Days to Nights

  1. Has anyone voluntarily switched from days to nights out of desire to do so? What was the transition like? I work days in a level one trauma center in the Medical/Cardiac ICU. I'm thinking about approaching my manager about switching to nights. I am naturally a night owl and am not a morning person.

    I've been doing days since day one of being a nurse and have only picked up a few nights for overtime. Although I did feel sleepy, I did enjoy those nights more so than days. My shift change differenntial is also 6 dollars more!

    My biggest worries are health related. Particularly weight gain.
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  2. 12 Comments

  3. by   saskrn
    Quote from CardiacDork
    Has anyone voluntarily switched from days to nights out of desire to do so? What was the transition like? I work days in a level one trauma center in the Medical/Cardiac ICU. I'm thinking about approaching my manager about switching to nights. I am naturally a night owl and am not a morning person.

    I've been doing days since day one of being a nurse and have only picked up a few nights for overtime. Although I did feel sleepy, I did enjoy those nights more so than days. My shift change differenntial is also 6 dollars more!

    My biggest worries are health related. Particularly weight gain.
    Voluntarily? Believe it or not, not everyone wants to work days. I've seen a lot of night nurses refuse to be moved to the day shift, for a variety of reasons.

    My husband used to work a rotating schedule in the ER, CCU/CSU and the SICU, and he never really noticed a transition between the two shifts. One thing we both do as night nurses, though, is get our full 7-8 hours right before our shift. Then we wake up, shower, have something to eat and go to work, just like a day person would. I've know people who break their sleep into 2 naps, and they're generally exhausted all of the time.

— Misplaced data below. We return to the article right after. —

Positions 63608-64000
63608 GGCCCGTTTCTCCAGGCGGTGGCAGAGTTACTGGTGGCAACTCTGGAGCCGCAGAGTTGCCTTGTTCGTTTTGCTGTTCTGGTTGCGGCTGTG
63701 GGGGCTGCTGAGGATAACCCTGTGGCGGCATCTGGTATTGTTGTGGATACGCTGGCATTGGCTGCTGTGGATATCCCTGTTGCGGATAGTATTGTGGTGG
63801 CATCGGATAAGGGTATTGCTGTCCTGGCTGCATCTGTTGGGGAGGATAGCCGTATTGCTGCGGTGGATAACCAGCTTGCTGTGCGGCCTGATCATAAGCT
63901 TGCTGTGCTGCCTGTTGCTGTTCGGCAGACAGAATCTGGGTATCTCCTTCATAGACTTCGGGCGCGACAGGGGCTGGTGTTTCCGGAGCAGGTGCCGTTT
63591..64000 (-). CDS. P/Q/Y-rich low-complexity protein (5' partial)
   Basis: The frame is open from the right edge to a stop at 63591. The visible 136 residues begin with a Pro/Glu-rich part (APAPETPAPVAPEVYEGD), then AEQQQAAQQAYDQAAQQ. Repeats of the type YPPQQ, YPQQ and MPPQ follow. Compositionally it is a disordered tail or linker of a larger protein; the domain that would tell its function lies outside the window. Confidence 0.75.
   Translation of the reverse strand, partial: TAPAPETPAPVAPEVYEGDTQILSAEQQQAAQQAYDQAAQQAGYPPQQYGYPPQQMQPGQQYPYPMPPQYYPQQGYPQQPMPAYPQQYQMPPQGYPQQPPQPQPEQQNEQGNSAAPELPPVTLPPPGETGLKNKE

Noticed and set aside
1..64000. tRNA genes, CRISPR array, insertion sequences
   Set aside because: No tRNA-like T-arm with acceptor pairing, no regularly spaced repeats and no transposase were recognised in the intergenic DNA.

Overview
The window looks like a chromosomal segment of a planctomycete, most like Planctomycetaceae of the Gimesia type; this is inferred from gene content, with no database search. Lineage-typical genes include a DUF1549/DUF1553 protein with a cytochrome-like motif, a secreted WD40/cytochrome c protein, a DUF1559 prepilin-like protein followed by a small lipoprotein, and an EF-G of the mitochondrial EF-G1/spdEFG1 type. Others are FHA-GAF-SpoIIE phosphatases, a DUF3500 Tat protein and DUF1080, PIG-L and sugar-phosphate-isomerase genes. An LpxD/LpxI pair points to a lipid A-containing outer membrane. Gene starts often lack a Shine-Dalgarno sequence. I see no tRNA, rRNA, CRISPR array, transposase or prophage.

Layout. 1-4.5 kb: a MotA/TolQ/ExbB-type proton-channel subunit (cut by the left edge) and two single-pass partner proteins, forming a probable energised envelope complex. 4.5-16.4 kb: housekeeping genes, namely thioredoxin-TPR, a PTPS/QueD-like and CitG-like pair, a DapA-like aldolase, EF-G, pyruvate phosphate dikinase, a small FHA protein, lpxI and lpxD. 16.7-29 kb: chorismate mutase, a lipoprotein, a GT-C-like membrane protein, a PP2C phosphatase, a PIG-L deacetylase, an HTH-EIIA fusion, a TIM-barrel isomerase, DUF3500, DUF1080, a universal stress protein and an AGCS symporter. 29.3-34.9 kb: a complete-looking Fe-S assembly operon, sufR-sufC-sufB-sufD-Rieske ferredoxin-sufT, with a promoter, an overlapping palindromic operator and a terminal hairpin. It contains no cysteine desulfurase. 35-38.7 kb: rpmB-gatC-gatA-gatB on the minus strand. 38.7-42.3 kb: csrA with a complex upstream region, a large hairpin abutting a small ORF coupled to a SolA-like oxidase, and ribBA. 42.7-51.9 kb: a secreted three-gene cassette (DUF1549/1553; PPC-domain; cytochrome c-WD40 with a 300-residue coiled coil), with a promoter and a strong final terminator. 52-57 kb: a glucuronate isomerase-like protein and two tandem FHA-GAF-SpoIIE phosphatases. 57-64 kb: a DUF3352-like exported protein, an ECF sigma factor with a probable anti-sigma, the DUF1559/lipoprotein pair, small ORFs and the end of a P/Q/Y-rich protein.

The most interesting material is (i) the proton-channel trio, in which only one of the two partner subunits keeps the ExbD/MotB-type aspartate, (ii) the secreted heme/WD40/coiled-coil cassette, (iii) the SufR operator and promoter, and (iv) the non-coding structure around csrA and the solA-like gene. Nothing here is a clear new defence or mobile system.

Also, our windows have blackout curtains, a fan is always running, we have a note so people don't ring the doorbell, and phone ringers are off.

    As far as weight gain goes, we've never had a problem. I think, for the most part, if you don't want to gain weight, then just watch what you're eating.

    Enjoy the nights!
  4. by   NurseCard
    Yep, I'd much rather do nights. I'm totally not a morning/day person at
    all. The rays of the sun just make me want to either sleep or just veg out
    somewhere.

    I think that's why ultimately, my career as a home health nurse didn't
    pan out. I guess I could have done evenings and nighttime call only....
  5. by   CardiacDork
    I don't enjoy the sun if I'm going to locked indoors. I'm not really a day person anyway but if I'm gonna be awake during the day, I much rather be A) asleep or B) walking outside and or sleeping outside - lol.

    I just naturally am more alert during the night time.
  6. by   LovingLife123
    I didn't think I was a morning person either, until I went to night shift. It taught me I could be a morning person. And now that I've been back on days, I have not had one issue getting up in the morning. Not one. I think maybe part of it was my body got used to being awake at 5am from night shift. I literally used to get nauseous when I would have to get up early. Now, I don't.